“It’s like Spring is here,” she said, ignoring him, “This kind of weather I associate with Spring. Only that it’s way too cold for Spring.”

“Punxsutawney Phil, the Groundhog Day groundhog, didn’t see his shadow this year
and that means an early Spring,” said the Soupster.

“Well, I’ve heard Punxsutawney Phil is right less than half the time.”

The Soupster chuckled and scraped the bottom of his mug to get the very last drop. “This geoduck stuff really is good,” he said. “If I got two more mugs, could you eat one of them?”

“I’ll try,” said Abigail.

The Soupster walked to the counter. “Sue,” he said to the proprietor. “Could you re-fill this mug and ladle out another one for Abby?”

Then sun flooded through the windows, as Sue turned to her stove holding two mugs. “I heard you guys talking about the weather,” she said over her shoulder. “You know what they say about our weather?”

“What?”

“If you don’t like the weather in Our Town,” Sue said, “Just drive to the other end of the road.”

“Ah, microclimates,” said the Soupster. “I grok you.”

Outside, the wind picked up, rustling a stand of hemlock. A large raven landed on the asphalt and found a bit of pastry stuck to a paper plate. He was immediately joined by eight other ravens. The first raven pulled the pastry off the plate and flew off with the morsel, with four of the ravens leaping to pursuit. Freed of the pastry’s weight, the paper plate caught the next gust of wind and headed in the opposite direction, with the remaining ravens following.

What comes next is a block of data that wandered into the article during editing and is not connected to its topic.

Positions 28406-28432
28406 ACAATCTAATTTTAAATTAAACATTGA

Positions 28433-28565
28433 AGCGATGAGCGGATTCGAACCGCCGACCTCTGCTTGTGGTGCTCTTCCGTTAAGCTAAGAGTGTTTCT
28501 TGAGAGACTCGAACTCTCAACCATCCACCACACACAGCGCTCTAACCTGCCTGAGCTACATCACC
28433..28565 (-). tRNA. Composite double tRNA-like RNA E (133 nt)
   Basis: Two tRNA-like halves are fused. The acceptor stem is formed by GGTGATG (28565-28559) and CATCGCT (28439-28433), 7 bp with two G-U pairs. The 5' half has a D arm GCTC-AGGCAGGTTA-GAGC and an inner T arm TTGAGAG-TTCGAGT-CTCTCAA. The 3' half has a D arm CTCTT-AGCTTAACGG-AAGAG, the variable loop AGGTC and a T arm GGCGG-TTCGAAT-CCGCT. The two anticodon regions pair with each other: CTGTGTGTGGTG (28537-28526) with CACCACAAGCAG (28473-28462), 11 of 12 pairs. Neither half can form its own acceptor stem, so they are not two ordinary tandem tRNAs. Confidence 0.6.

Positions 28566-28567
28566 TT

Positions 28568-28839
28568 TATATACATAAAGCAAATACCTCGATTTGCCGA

“What were you watching?” asked Abigail as the Soupster placed two mugs on the table.

“Our Town’s Favorite Animal Tricks,” the Soupster said. “I bet the ravens are way happier here than they would be in some Back East blizzard or Tennessee ice storm. I heard it was near zero last night in Oklahoma City.”

Abby lifted a dripping spoonful of chowder. “That’s why we live in Alaska,” she said with her mouth full.

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Our Town – November 4, 2010

| Darkness, Marriage, Neighbors, Newcomers, Our Town, Relationships, Seasons | November 4, 2010

(Originally published Nov. 17, 2005)

The knock on the Soupster’s door turned out to be Bob, the Soupster’s new neighbor, who wanted to borrow a flashlight. Bob needed to do some outdoor plumbing and, new to Our Town, he still felt uncomfortable about running electrical cords outside in the rain.

“Cleve,” the Soupster told Bob. “Cleve is your man.”

Cleve was another of the Soupster’s neighbors and known for his lights. Cleve had gasoline-powered pedestal klieg lights as well as key chain lights whose bulbs were guaranteed beyond eternity. Cleve had lights he could strap to his head, his shoulder, the crook of his arm and his shoes. He had old diving lights that ran on massive lantern batteries, one than ran on a fuel cell the size of a dime and one that you could crank to operate.

The passage between the Soupster’s house and Cleve’s ran through some thick brush, and the Soupster could see Bob cringing from the even deeper dark that cloaked the path.